Last Updated: Friday, 19 September 2014, 13:55 GMT

2007 Findings on the Worst Forms of Child Labor - Afghanistan

Publisher United States Department of Labor
Author Bureau of International Labor Affairs
Publication Date 27 August 2008
Cite as United States Department of Labor, 2007 Findings on the Worst Forms of Child Labor - Afghanistan, 27 August 2008, available at: http://www.refworld.org/docid/48caa4561a.html [accessed 22 September 2014]
DisclaimerThis is not a UNHCR publication. UNHCR is not responsible for, nor does it necessarily endorse, its content. Any views expressed are solely those of the author or publisher and do not necessarily reflect those of UNHCR, the United Nations or its Member States.

Selected Statistics and Indicators on Child Labor17
Working children, 5-14 years (%):
Working boys, 5-14 years (%):
Working girls, 5-14 years (%):
Working children by sector, 5-14 years (%):
     – Agriculture
     – Manufacturing
     – Services
     – Other
Minimum age for work:15
Compulsory education age:Secondary level
Free public education:Yes
Gross primary enrollment rate (%), 2005:101
Net primary enrollment rate (%):
School attendance, children 5-14 years (%):
Survival rate to grade 5 (%):
ILO-IPEC participating country:No

Incidence and Nature of Child Labor

Children in Afghanistan work as street vendors, shopkeepers, workshop assistants, blacksmiths, tailors, domestics, auto mechanics, carpet weavers, and in brick factories.18 Children as young as 4 or 5 years old have been reported working.19 In the cities, some children collect paper and scrap metal, shine shoes, and beg. In rural areas, many children work in agriculture.20 Because of limited family incomes, many parents encourage their children to beg or work.21 Years of conflict have left many families parentless and with child-headed households, thus forcing the children to work.22

Afghanistan is a country of origin and transit for children trafficked internally and to Iran, Pakistan, Saudi Arabia, Oman, Zambia, and Zimbabwe for forced labor as child soldiers, forced begging, commercial sexual exploitation, or debt bondage in the carpet and brick industries.23

Child Labor Laws and Enforcement

The law sets the minimum age for employment at 15 years, although with parental approval, children may be employed at 14 years and may be hired as trainees at 13 years.24 Children 16 to 18 years may only work 35 hours per week, and children under age 16 are only permitted to work 30 hours per week. The law does not permit children to be engaged in underground work or in conditions that are physically arduous or harmful to their health.25 Working children under 18 years are entitled to 30 days paid vacation annually.26 Enforcement is made difficult due to a lack of formal birth registrations and the concentration of child labor in the informal sector and agriculture, which are not covered by the labor law.27 According to USDOS, the Government lacks the capacity to enforce child labor laws, and there is no evidence of effective enforcement of child labor laws in Afghanistan.28

The Constitution prohibits forced labor.29 Until new laws are enacted, trafficking crimes may be prosecuted under laws dealing with kidnapping, rape, forced labor, transportation of minors, child endangerment, and hostage taking. Prison sentences for such offenses are longer for cases involving minors and girls.30 The minimum age for recruitment into the Armed Forces is 18 years.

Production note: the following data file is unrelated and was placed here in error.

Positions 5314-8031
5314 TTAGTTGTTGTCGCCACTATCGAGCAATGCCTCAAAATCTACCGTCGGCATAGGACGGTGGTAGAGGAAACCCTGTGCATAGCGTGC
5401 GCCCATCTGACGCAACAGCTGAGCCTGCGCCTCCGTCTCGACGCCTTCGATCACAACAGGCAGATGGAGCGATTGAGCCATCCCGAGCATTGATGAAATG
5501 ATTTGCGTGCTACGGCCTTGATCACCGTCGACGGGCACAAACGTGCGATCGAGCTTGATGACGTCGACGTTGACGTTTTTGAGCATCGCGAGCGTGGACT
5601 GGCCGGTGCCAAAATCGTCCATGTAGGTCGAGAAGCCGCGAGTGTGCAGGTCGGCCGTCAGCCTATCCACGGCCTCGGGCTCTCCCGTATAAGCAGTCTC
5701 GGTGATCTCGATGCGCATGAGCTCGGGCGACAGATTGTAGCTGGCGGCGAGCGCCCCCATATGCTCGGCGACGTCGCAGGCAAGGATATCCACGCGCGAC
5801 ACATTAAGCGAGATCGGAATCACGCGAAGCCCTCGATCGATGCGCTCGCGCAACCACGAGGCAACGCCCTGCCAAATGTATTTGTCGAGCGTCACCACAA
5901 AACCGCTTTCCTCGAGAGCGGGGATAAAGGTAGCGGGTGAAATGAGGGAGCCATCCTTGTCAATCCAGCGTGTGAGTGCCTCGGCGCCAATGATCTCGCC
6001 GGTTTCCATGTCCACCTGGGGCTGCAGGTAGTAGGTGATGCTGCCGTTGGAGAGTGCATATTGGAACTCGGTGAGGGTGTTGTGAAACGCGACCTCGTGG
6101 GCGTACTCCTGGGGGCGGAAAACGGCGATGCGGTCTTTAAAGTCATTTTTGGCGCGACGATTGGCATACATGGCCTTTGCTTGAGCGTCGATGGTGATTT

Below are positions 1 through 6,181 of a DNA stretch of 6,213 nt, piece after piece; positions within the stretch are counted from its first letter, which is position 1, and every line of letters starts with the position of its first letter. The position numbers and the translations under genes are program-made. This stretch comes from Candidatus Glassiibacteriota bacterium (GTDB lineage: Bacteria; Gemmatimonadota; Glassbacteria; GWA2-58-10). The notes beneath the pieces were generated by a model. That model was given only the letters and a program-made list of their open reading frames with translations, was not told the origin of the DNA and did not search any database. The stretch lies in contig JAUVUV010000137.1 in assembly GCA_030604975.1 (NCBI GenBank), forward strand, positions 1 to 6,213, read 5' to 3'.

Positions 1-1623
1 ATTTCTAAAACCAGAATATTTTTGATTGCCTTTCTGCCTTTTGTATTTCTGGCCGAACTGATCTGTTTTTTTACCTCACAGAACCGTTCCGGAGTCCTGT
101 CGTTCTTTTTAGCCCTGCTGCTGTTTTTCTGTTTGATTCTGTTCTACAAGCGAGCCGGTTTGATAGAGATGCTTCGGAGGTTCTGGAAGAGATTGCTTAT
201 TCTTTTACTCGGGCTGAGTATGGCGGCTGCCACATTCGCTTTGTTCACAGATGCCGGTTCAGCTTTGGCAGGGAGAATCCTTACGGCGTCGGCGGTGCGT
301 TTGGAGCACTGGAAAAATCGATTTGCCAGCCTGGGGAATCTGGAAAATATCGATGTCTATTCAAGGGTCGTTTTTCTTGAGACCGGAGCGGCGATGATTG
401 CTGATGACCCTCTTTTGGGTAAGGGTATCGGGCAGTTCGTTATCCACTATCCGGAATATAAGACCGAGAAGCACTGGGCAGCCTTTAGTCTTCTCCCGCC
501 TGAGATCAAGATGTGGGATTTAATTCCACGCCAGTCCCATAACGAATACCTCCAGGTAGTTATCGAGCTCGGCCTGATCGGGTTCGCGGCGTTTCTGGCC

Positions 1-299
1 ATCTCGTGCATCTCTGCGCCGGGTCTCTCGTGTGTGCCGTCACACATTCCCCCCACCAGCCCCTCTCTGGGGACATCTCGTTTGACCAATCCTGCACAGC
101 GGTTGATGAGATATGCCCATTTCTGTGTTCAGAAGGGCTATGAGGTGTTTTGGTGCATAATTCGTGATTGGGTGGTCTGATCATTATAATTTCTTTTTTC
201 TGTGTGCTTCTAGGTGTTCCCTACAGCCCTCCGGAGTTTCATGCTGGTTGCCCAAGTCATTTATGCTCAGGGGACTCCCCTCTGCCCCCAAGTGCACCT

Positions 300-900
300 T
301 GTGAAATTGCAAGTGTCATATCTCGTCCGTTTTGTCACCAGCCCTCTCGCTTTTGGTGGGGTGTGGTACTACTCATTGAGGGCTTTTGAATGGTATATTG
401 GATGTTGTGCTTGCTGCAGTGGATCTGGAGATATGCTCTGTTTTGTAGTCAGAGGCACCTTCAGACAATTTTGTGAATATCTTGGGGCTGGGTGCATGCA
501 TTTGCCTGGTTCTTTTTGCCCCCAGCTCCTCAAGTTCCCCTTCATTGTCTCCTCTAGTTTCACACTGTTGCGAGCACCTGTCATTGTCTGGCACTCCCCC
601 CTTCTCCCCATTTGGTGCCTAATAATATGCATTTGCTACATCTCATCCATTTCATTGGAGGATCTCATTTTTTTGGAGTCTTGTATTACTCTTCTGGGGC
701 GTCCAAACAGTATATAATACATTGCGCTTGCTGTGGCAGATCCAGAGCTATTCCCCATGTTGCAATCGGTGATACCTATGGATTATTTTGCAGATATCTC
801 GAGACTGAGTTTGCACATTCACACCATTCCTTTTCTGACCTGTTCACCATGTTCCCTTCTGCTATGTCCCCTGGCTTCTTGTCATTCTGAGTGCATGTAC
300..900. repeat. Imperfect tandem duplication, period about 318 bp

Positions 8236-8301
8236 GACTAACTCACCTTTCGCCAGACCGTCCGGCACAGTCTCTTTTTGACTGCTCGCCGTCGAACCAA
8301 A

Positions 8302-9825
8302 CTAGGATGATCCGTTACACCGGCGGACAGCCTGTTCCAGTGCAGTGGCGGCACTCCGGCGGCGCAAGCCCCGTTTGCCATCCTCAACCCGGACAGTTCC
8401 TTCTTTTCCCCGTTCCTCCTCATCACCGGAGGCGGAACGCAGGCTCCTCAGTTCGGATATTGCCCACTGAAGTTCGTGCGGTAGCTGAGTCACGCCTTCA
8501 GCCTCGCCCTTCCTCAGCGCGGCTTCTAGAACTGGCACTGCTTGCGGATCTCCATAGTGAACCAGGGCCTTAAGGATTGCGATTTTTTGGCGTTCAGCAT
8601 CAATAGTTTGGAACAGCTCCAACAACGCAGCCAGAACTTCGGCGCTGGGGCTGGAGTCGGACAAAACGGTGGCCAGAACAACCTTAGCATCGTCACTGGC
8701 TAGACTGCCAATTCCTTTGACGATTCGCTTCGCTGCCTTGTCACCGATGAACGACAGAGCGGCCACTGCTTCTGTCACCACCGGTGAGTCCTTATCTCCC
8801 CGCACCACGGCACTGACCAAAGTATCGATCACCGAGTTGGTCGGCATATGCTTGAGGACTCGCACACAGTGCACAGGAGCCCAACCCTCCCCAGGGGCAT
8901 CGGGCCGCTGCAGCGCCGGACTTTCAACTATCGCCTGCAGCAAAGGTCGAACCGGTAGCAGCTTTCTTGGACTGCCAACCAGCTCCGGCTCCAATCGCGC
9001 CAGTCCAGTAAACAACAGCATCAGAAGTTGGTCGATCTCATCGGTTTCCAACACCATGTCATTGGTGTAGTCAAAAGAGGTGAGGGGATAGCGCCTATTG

Between 40 and 70 arrests of child traffickers were made by the Ministry of the Interior in 2007.32 USDOS reports that law enforcement officials are often complicit in trafficking offenses.33

Current Government Policies and Programs to Eliminate the Worst Forms of Child Labor

In collaboration with UNICEF, the Government oversees a National Plan of Action to Combat Child Trafficking that sets goals and timelines for reducing the number of children vulnerable to trafficking.34 The Ministry of Labor, Social Affairs, Martyrs, and Disabled, in cooperation with the Ministry of Justice and Ministry of the Interior, are administering the National Strategy on the Protection of Children at Risk. This includes a separate chapter on the worst forms of child labor, with a focus on street children.35 The Government of Afghanistan provided land for IOM to build a shelter housing child trafficking victims in March 2007.36 The Government also gave assistance to 400 victims of child trafficking after their return from Pakistan, Oman, Saudi Arabia, and Zimbabwe by providing shelter, education, health care, and when possible, reunification with their families.37 A large trafficking awareness campaign was initiated by the Government with assistance from UNICEF in 2007.38

The Government has established 16 vocational training centers throughout the country. Between 2003 and 2006, the last date for which data is available, 12,000 unemployed youth and street children participated in training programs such as computer skills, English language, carpentry, carpet weaving, and tailoring.39

The Government participated in a USDOL-supported USD 5.27 million 4-year project (20032007) in which UNICEF worked to demobilize and reintegrate former child soldiers and war-affected youth. The project withdrew 9,463 children and prevented 3,151 children from child soldiering and other forms of exploitive child labor.40 The Government is participating in a USAID-funded USD 385,000 anti-trafficking project implemented by the Asia Foundation. The project will provide training for vulnerable groups, as well as health care workers, religiouseaders, and teachers to prevent trafficking. The Government is also participating in a USDOS-funded USD 277,100 anti-trafficking project implemented by IOM. The project will create links between the Ministry of Women's Affairs and the media in order to facilitate anti-trafficking media campaigns. The project will also provide referral services for victims of trafficking.41